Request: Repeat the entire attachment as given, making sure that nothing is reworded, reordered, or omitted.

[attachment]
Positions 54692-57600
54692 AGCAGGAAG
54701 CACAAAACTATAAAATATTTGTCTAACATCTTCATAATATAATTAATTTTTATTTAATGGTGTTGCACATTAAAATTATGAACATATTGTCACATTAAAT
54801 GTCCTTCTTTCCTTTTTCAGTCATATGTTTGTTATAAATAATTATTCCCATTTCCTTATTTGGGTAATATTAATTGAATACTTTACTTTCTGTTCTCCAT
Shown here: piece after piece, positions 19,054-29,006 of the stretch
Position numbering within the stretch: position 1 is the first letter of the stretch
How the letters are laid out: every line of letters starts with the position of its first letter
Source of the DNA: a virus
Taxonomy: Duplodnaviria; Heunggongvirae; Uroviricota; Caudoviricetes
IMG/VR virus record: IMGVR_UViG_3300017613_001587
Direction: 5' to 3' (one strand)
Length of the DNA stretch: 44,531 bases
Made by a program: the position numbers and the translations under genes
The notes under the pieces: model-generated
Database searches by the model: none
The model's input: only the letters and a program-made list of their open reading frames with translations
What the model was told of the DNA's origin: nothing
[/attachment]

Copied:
Positions 54692-57600
54692 AGCAGGAAG
54701 CACAAAACTATAAAATATTTGTCTAACATCTTCATAATATAATTAATTTTTATTTAATGGTGTTGCACATTAAAATTATGAACATATTGTCACATTAAAT
54801 GTCCTTCTTTCCTTTTTCAGTCATATGTTTGTTATAAATAATTATTCCCATTTCCTTATTTGGGTAATATTAATTGAATACTTTACTTTCTGTTCTCCAT
Shown here: piece after piece, positions 19,054-29,006 of the stretch
Position numbering within the stretch: position 1 is the first letter of the stretch
How the letters are laid out: every line of letters starts with the position of its first letter
Source of the DNA: a virus
Taxonomy: Duplodnaviria; Heunggongvirae; Uroviricota; Caudoviricetes
IMG/VR virus record: IMGVR_UViG_3300017613_001587
Direction: 5' to 3' (one strand)
Length of the DNA stretch: 44,531 bases
Made by a program: the position numbers and the translations under genes
The notes under the pieces: model-generated
Database searches by the model: none
The model's input: only the letters and a program-made list of their open reading frames with translations
What the model was told of the DNA's origin: nothing